We know that children love to play. Playing is an essential part of childhood development and learning new skills. Did you know that engaging in imaginative play actually helps children’s brains to grow?
Through play, the prefrontal cortex develops which balances out the impulsiveness and emotionality of the amygdala.
It also leads to more positive behaviour — children who engage with play frequently are more likely to be able to manage impulsive reactions and resolve disputes. They are also more likely to have a better working memory, which improves attention span and problem-solving abilities.
So we know that play is beneficial for our children, but why should we play with them?
Play is very often seen by adults as something that children do with other children. We can sometimes feel like playing is ‘immature’ or ‘silly’, or maybe, on a more practical level, we just don’t feel like we have the time, or energy, to play with our children when we’re leading such busy lives.
However, there are many benefits of you playing with your child that you probably didn’t know.
Scientists have discovered that it takes approximately 400 repetitions to create a new synapse in the brain, unless it is done in play, in which case it only takes 10 to 20 repetitions. Therefore, when children learn something through play, they learn it quicker!
Because adults know more about the world, playing with a parent broadens children’s knowledge and stimulates imagination even more than playing with other children. Whilst you don’t want to turn playing into a lesson, you can share knowledge with them through storytelling and make-believe which can help them to learn about different subjects in a new way.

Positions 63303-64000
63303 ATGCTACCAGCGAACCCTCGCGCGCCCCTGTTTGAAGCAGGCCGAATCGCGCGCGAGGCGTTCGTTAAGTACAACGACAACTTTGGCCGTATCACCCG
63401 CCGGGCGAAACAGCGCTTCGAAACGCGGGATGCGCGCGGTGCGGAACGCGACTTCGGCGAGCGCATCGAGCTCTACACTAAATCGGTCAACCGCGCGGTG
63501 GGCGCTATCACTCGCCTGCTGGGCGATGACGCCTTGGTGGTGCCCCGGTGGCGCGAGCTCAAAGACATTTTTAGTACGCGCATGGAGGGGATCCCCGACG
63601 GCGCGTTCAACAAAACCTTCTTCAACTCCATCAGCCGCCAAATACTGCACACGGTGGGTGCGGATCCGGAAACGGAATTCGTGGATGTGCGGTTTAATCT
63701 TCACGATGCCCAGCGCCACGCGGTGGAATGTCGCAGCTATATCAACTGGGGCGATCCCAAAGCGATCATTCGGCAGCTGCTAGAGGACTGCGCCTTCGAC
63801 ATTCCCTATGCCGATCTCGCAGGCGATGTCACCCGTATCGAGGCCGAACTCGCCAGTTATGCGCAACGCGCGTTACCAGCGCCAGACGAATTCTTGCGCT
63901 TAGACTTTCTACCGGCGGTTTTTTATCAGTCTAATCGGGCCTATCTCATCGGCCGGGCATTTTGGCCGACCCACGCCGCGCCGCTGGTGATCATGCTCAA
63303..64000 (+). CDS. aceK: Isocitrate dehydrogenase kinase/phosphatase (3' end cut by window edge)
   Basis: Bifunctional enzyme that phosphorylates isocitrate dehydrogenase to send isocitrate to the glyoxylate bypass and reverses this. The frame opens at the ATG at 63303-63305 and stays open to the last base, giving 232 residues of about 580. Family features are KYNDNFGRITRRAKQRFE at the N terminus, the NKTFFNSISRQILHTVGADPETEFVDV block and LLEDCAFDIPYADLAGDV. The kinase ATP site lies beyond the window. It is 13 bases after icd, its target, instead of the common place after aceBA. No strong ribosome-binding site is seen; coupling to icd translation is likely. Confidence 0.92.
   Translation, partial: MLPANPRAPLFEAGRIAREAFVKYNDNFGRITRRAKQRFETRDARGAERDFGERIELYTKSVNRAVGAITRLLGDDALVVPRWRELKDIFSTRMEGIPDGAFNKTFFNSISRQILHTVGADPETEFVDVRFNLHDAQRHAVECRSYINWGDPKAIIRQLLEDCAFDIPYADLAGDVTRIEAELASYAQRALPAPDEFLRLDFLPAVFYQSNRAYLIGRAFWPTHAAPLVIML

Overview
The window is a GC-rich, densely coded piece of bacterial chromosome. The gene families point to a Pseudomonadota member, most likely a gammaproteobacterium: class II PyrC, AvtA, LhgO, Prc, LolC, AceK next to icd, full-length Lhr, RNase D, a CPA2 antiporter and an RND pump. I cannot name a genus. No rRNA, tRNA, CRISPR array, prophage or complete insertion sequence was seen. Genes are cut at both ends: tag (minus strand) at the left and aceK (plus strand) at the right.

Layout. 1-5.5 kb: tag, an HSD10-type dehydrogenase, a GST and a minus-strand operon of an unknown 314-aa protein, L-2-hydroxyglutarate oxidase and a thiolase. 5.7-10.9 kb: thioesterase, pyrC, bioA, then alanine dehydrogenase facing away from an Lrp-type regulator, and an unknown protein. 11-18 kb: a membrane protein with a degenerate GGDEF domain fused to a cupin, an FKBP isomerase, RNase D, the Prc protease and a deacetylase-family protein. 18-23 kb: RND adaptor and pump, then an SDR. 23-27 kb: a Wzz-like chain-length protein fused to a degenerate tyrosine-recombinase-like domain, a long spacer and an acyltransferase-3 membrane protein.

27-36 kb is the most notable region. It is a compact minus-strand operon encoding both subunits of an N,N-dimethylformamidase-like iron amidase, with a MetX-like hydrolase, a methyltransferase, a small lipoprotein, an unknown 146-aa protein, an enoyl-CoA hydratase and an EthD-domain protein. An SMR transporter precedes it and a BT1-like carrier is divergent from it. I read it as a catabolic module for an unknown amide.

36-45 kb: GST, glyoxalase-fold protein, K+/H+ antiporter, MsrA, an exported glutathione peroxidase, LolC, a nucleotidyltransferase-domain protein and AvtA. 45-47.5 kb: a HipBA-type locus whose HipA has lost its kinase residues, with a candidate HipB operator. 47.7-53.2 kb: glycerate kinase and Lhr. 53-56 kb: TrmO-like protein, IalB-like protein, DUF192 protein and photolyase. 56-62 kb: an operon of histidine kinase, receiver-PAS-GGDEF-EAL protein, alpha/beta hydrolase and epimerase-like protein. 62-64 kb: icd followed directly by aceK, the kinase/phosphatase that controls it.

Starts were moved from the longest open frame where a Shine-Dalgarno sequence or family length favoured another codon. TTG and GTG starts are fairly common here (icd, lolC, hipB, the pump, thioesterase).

You can help them learn how to positively interact with others in a playing scenario, helping them to become more familiar with turn-taking and compromise.
Children love it when parents engage with them in imaginative play — it creates special memories and forges deeper connections. It’s a time where children can take control and parents can enter the child’s imaginary world, whilst being led by and instructed by their child.
Playing with your child helps to engender feelings of trust and safety, and can help to heal after a disagreement or argument.
Playing with your child improves creativity and productivity for adults as well as children. Not only that, but when we play with our children, we get a shot of oxytocin — the ‘feel good’ chemical that helps to alleviate depression and anxiety.
It may seem obvious, and not something that you need tips on, but there are certain ways of playing with your child that can improve your relationship and benefit both of you.
In pretend play, let the child develop the theme and lead you into their world. Support them to develop their imagination and creativity. Ask them questions about the world they’ve created and play along. Try not to be self-conscious — be silly with them and have fun! By letting them lead you into their imagination it shows you trust them and gives them self-confidence in their ideas and creativity.
Children crave one on one time with their parents, it makes them feel special. If you have more than one child, try to ensure you play one on one with each of them when you can. Group play is important too, so if you’re a single parent or only have one child, occasionally invite family or friends over to play.
Whilst letting the child lead the theme of the play is important, playing with your child is an ideal opportunity to teach them some important lessons and skills. For example, you could use role play characters, puppets, or toys to demonstrate the different ways we all behave in certain situations and how feelings often govern the way we behave. Together you can come up with more helpful ways to deal with a situation.
There are many ways of playing with your child that are beneficial for them and your relationship and the best part is; the more fun you have, the more you will be increasing your own well being and mental health! Enjoy!